After the Muslim travel ban was struck down in court, it was replaced by a new executive order calling for a 120-day “pause” in the admission of Syrian refugees and a reduction of all refugees admitted into the United States from 110,000 to 50,000. A court has issued an injunction against this order, but the United States has admitted relatively few refugees since. Here are the facts:

  • Since 2015, more than 4.5 million Syrians have fled the country. Women and children comprised 75 percent.

 

  • Currently, only 900 refugees a week, from all nations, are being admitted to the U.S. This rate means roughly 60,000 refugees will be admitted in the fiscal year, far shy of the 110,000 quota set by the Obama Administration.

 

  • Of nations who have accepted Syrian refugees, the U.S. has absorbed only 18,000, with Turkey accepting nearly half at 2.5 million. In contrast, the small nation of Sweden has accepted 53,000 and Canada has taken 40,000.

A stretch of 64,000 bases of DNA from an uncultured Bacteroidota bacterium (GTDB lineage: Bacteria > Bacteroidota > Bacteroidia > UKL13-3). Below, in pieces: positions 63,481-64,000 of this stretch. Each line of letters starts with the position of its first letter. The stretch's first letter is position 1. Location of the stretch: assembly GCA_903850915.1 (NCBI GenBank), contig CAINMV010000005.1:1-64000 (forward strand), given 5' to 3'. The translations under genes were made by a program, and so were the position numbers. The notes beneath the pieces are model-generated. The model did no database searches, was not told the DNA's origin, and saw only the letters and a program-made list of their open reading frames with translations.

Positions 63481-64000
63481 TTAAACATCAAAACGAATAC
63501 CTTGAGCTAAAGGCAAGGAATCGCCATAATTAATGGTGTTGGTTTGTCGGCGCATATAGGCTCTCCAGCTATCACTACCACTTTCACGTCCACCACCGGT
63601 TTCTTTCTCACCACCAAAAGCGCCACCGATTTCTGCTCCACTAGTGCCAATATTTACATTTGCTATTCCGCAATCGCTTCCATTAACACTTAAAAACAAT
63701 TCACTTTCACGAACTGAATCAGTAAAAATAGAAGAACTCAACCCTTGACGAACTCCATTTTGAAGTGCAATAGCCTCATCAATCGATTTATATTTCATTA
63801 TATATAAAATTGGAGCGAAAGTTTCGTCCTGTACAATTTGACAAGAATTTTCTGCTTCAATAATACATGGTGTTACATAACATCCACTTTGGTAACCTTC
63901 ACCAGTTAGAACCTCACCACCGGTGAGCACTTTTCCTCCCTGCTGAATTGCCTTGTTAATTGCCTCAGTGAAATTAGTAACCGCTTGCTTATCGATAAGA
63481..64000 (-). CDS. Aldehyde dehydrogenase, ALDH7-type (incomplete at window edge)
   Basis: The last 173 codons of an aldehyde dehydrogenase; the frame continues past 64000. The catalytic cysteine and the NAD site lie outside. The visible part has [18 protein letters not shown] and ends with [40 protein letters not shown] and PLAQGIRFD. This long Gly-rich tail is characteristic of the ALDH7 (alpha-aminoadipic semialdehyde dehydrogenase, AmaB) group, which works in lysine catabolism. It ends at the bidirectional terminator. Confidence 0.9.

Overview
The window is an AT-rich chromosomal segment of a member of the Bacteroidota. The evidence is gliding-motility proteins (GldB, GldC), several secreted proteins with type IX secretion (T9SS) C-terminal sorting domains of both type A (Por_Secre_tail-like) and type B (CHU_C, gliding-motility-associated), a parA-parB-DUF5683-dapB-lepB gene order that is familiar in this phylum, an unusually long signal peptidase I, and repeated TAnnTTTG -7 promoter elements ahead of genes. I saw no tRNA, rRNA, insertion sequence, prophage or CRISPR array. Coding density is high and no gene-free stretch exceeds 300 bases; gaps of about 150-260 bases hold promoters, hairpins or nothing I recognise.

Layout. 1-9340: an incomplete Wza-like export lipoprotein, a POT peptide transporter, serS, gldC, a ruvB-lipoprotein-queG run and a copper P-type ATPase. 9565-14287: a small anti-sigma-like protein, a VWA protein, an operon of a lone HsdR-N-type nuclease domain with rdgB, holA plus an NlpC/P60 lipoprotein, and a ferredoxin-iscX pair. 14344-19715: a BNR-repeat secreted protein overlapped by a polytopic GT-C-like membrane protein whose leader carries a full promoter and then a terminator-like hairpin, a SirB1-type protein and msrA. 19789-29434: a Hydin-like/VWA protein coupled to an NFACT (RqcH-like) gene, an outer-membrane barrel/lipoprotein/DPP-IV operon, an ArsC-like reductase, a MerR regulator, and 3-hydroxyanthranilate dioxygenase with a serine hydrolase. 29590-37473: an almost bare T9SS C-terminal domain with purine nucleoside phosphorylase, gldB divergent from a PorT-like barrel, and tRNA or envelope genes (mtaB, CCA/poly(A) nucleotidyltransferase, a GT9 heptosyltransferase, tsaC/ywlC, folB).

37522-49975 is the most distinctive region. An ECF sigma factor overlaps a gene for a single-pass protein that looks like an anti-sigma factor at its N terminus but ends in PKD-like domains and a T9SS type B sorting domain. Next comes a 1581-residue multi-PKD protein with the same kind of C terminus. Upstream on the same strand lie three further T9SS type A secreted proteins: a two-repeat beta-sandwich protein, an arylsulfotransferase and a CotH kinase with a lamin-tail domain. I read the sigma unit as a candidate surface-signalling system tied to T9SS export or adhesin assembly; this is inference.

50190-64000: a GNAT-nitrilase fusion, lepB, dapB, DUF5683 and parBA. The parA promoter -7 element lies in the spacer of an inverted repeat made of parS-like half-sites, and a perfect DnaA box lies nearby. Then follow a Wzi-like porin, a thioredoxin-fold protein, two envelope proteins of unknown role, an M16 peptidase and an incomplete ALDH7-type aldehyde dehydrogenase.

A Plan for North Korea?

President Trump is now faced with an increasingly hostile Kim Jong-Un and various resistance from China and South Korea. Yet, as aircraft carriers head to the Korean Peninsula, the American people are left without details of an overall plan, or confirmation that a well-defined strategy exists. Frelinghuysen's inaccurate portrayal of the Obama administration’s policy and his lack of insight into President’s Trump goals for the region do little to ease the fears of many District 11 constituents.

The Obama administration’s first-term North Korea policy, described as “strategic patience” by then-Secretary Clinton, was a mix of offensive and defensive measures developed in close coordination with our Asian allies. As it became clear that North Korea was getting closer to developing the technology needed to strike parts of the US, the Pentagon launched a cyber attack against their weapons program, causing missile tests to fail at a rate of 88 percent.